This morning in Paris and in Saint-Denis, just on the northern edge of the city and not far from CDG airport, some kind of stand-off between French police anti-terrorism forces and suspected members of the terrorist group that struck last week is under way. That's what I'm seeing on TV after turning it on to catch the weather and news at 7:00 a.m. The scene is one of dozens of red fire department vehicles with lights flashing, white SAMU ambulances, police cars, and riot police in black uniforms crowded into narrow streets before sunrise this morning, near the big Saint-Denis church where so many French kings are buried.
I made it back to France just fine. In fact, it was one of the easiest trips ever. My short flight from New Bern NC to Atlanta arrived on time. I rode the people-mover train at the Atlanta airport over to the international terminal to find the gate for my Air France flight to Paris, arriving an hour before the scheduled departure. Boarding was already under way, which surprised me. I got in line and was soon seated on the plane, a big Boeing 777.
We pulled away from the gate on time at 6:15 p.m. and we were quickly in the air. Less than eight hours later, we had landed at Roissy-CDG airport, in the rain. When we disembarked, we found ourselves outdoors, where a fleet of buses waited to drive us around for several miles around the airport on our way into Terminal 2E. There, the lines at passport control were relatively short, and very quickly I found myself in the baggage claim area. After some searching, I finally found the right conveyor belt and suitcases from the Atlanta flight started coming out. Mine was among the first ten to appear.
The TGV (high-speed train) station is close to Terminal 2E where Air France flights from North America arrive, so it was a quick walk. I looked for a pay phone along the way, and I found one, but it swallowed a couple of euros in change that I stuck into it but never allowed me to dial our home number so that I could talk to Walt and tell him I had arrived in plenty of time to catch my train down to Tours. I pushed my baggage cart onto an elevator and descended the two floors down to the TGV station to see if I could find a working phone down there. No luck.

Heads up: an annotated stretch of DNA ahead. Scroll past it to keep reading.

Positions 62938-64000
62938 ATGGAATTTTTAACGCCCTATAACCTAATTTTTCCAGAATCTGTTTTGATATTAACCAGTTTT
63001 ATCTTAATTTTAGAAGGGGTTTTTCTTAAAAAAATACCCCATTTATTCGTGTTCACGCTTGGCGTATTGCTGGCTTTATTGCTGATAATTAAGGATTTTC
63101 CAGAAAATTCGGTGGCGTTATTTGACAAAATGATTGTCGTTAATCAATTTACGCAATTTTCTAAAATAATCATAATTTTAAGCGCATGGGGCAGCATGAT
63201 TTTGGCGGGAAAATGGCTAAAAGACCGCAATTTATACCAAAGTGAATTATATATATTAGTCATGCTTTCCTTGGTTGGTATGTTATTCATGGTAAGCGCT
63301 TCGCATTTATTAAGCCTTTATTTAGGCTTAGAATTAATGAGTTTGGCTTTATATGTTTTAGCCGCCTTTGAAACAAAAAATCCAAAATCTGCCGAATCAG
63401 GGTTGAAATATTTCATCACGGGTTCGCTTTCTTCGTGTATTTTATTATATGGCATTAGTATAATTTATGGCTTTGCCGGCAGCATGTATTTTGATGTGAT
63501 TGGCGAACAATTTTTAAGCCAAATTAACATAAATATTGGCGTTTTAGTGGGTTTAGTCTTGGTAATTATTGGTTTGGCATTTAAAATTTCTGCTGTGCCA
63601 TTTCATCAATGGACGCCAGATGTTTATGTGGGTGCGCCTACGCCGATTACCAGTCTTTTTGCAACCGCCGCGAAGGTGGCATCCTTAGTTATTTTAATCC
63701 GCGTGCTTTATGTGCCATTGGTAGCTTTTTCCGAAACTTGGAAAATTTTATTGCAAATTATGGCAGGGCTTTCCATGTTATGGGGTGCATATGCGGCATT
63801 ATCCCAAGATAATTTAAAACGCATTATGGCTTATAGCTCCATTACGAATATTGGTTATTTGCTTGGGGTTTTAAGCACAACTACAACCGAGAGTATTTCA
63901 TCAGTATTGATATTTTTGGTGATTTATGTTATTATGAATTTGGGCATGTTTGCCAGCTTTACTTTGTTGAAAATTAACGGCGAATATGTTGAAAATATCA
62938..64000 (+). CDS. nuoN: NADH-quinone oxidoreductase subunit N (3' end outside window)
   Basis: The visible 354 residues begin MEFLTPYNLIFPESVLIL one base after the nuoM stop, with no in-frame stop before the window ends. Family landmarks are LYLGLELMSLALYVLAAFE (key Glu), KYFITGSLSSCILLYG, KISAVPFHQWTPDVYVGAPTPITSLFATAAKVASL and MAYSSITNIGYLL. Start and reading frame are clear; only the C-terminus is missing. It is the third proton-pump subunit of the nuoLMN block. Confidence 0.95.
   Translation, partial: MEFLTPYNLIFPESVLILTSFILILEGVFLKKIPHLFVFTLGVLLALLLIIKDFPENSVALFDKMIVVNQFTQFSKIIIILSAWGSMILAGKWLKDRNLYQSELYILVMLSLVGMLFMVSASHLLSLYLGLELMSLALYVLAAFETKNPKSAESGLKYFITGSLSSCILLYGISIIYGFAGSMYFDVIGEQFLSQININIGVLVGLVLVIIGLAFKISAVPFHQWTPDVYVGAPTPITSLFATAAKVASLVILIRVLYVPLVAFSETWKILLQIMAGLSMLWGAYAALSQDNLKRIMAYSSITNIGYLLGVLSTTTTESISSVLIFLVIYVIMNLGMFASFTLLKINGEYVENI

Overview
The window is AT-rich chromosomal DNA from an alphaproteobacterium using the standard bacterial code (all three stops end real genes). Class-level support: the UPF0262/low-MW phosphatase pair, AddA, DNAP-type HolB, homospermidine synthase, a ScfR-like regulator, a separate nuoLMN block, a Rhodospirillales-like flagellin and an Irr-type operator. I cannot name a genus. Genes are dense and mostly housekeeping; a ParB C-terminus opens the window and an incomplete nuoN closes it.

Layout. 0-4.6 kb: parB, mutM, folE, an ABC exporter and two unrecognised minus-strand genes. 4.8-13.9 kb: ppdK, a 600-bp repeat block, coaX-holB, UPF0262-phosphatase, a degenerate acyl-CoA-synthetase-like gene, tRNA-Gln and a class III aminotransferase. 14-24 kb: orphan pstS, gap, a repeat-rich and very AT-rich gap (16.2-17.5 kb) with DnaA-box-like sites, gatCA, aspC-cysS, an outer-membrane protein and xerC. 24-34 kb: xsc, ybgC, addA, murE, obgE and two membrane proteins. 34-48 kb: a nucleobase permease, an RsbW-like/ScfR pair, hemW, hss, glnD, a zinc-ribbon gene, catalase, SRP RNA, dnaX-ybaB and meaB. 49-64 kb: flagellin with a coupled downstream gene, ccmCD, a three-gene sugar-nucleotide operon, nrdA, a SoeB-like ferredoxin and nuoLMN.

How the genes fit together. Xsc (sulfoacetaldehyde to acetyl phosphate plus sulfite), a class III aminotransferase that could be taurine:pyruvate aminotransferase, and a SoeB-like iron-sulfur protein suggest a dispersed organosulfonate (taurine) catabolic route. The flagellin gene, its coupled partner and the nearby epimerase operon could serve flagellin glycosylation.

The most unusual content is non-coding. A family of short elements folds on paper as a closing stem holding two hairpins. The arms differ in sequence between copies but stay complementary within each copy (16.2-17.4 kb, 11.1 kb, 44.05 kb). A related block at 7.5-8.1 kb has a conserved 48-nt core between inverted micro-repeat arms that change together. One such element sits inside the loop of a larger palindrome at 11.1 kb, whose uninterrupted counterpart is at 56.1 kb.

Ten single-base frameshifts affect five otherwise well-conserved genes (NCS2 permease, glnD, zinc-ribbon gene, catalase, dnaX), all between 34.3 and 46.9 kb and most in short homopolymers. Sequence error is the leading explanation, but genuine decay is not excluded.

By then it was about 9:30 and I had 45 minutes before my train was to leave the station. I went back upstairs in the airport level and looked again for a phone. Finally, I found one and was able to connect with Walt. Back downstairs — thank goodness that those elevators were working and would accommodate me and my luggage cart — I stood around for another 30 minutes waiting for my train to be announced. It eventually was, and at 10:16 a.m. I and my bags were on a train that wasn't at all crowded.
Everything was going smoothly, and I couldn't quite believe it. The train runs on tracks outside the city around the east and south sides, and and it goes fairly slowly through built-up areas. The first stop is at Marne-la-Vallée, outside the Euro-Disney theme park. The train came to a halt on the tracks before we got there. We sat for a few minutes, and then a woman's voice came on the intercom to tell us that a suspicious package that might contain explosives had been found inside the Marne-la-Vallée train station. We'd have to wait until the police bomb squad could get there to defuse it if necessary or declare it not a danger. Trains were creeping by in the opposite direction from ours.
Fifteen minutes later came an announcement that our train wouldn't stop at Euro-Disney after all, but ride quickly through the station and continue on to Tours and Bordeaux. People headed to Marne-la-Vallée would have to ride on to the next station and then get a train back to their destination later. We rolled on slowly toward the Gare de Massy, but then the train stopped again before we got there. A passenger speculated that maybe there was also a suspicious package in the Massy station. A train rolled by on its way east, and a different passenger said that maybe it was people on the trains going by in the opposite direction who were leaving the suspicious packages in the stations along the way. There was much laughter.
The train finally started moving slowing again, stopped at the Gare de Massy. A third passenger made some wisecrack about having to ride on a TGL — a Train à Grande Lenteur — all the way to Bordeaux. But after Massy, our TGV built up speed and we cruised at high speed through the emerald green countryside between Paris and Tours. We were 30 minutes late arriving, and Walt was waiting on the platform. He and I had an uneventful drive home under rainy skies, arriving about 20 hours after I left Morehead City. I hadn't slept at all. Walt had a pot of coq au vin waiting on the stove. All I had to do was start unpacking my cases and then sit down at the table and enjoy a warm, delicious lunch.
I took Callie out for a walk in the rain at about 5:00 p.m. Then I slept like a lead weight (comme un plomb) from 8:30 p.m. until 7:00 this morning. It's time to go walk the dog again right now. Whatever is happening up at Saint-Denis this morning seems very far away from Saint-Aignan